“Do Right and Fear Not” is easy to say, but not always easy to do.  So, let us all—DO RIGHT AND FEAR NOT.

Really, it’s very satisfying.

6 Responses to Plan for reform

  1. Eric Odmark says:

    Security is mostly superstition. It does not exist in nature, nor do the children of men as a whole experience it. Avoiding danger is no safer in the long run than outright exposure. Life is either a daring adventure, or nothing.

    Judge Weaver has hit the nail on the head. Her goal to open the court up to the light of day, is indeed commendable. So do right and fear not and also keep in mind the words of Helen Keller, quoted above.

  2. Barbara Taylor says:

    Encouraging to hear such sound and specific solutions to rectify current judicial problems. A highly important basis of our country is the right to a fair and balanced hearing and the expectation that all facts pertaining to a case will be allowed and receive thorough attention. The “peoples business” must be the priority of the Courts and to continue to hear of judges not allowing certain evidence, not dispensing equal consequences for situations and multiple other problems is cause for grave concern. It fosters almost a dread of being involved in a legal situation with the potential prospect of being involved in any arm of the courts. Also of concern is the unknown money that floods certain campaign and the inherent secrecy that is in place. Even if misconduct or misuse is not involved it smacks of the appearance of evil, the suspicion that something is amiss. The desire to investigate the court system, to expose issues and to rectify problems is an opportunity at hand and can shed light on current practices and make swift changes to “business as usual”. The opportunity to take logical steps in reform is present and needs to be activated swiftly. The outcome will enhance citizens attitudes and provide a sense of reasonableness, a hope of fair treatment and do much to restore confidence by the public in possible court situations that seem frightening, dragged out, and emotionally and probably financially draining.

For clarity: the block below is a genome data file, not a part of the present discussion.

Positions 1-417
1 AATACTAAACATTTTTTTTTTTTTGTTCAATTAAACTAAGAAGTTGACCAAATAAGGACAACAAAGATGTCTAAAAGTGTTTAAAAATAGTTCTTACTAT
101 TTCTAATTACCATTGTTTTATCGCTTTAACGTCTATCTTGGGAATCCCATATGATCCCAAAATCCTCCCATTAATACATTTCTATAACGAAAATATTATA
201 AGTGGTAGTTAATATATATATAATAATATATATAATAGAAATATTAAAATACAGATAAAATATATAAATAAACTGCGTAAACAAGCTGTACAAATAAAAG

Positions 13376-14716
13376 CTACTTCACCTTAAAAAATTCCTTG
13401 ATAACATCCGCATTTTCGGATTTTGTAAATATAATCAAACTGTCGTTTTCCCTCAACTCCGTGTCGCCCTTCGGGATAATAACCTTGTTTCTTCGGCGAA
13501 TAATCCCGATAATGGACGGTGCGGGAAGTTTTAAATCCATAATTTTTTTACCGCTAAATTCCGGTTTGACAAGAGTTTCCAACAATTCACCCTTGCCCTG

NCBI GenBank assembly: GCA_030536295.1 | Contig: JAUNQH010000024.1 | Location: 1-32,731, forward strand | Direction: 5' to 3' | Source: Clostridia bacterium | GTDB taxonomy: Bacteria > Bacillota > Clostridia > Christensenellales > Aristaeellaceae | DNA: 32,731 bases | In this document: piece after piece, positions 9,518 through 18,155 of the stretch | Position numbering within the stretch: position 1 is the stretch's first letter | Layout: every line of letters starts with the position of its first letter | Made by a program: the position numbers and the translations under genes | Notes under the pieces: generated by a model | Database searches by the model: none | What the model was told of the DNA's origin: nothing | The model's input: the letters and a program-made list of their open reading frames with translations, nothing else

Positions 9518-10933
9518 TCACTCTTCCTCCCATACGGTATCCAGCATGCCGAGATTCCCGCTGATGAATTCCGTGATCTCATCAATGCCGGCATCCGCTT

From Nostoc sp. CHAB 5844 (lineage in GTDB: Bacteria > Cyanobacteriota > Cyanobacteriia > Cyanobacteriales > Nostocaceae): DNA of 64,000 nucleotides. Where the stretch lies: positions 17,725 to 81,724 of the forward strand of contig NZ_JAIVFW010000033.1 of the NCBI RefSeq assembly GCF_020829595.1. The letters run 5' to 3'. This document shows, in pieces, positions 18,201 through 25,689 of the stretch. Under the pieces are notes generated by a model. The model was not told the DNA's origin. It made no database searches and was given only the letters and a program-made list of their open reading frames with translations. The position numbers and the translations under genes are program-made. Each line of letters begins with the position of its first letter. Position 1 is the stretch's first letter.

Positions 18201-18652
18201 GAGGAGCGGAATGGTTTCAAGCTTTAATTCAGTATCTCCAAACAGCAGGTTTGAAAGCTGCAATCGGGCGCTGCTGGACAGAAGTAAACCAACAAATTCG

• Apa says:

      Yes, and they do. However, most (maybe all) Supreme Court cases are matters of the Constitution, and how it shloud be interpreted in a given circumstance. Not only are the Justices a product of their times, they take into consideration public sentiment and the generally accepted ideals of justice.Most laws are applied based on precedents, they become case law. Judges and lawyers look at how a law was interpreted in a prior case and aim for consistency. That is why the difference between a great judge and a poor one is how well they write their legal opinions. Because future judges will look to their ruling and try to find the specific details of a case that dictated his or her application of the law. Supreme Court Justices often have a dissenting opinion put on the books, too. The minority of Justices who disagreed with the ruling explain what their interpretation of the law is as it pertains to that case and what details of the case shloud have been more or less significant.

  3. Jack Norris says:

    How can the ordinary citizen cooperate in and contribute to the effort that Betty Weaver recommends? Probably many would like to know.

    JN

    • Pankaj says:

      I considered applying for a job with the federal government many years ago. Reading through the rules that applied to federal employees I came across a section that stated government employees were forbidden from taking part in some forms of political activity. From Wikipedia: The Hatch Act of 1939 is a United States federal law whose main provision is to prohibit federal employees (civil servants) from engaging in partisan political activity. Named after Senator Carl Hatch of New Mexico, the law was officially known as An Act to Prevent Pernicious Political Activities.The act precluded federal employees from membership in any political organization which advocates the overthrow of our constitutional form of government. During the McCarthy Era, this designation was interpreted to include communist and some related labor organizations. Thus ended my aspirations to federal employment. I do not advocate the overthrow of our government, but I do believe strongly that a serious overhaul of our constitution is long overdue.

  4. Justice Weaver has presented a vision of a fair and just-for-all Michigan court that will undoubtedly unfold from all that we know to be good and true right now. She is most certainly to be commended for her courage and persistence in taking on “a way of doing business” that has not been serving the people of Michigan properly. We Michiganders will benefit greatly from Justice Weaver “doing right and fearing not” but we’ll do even better when WE “do right and fear not” too!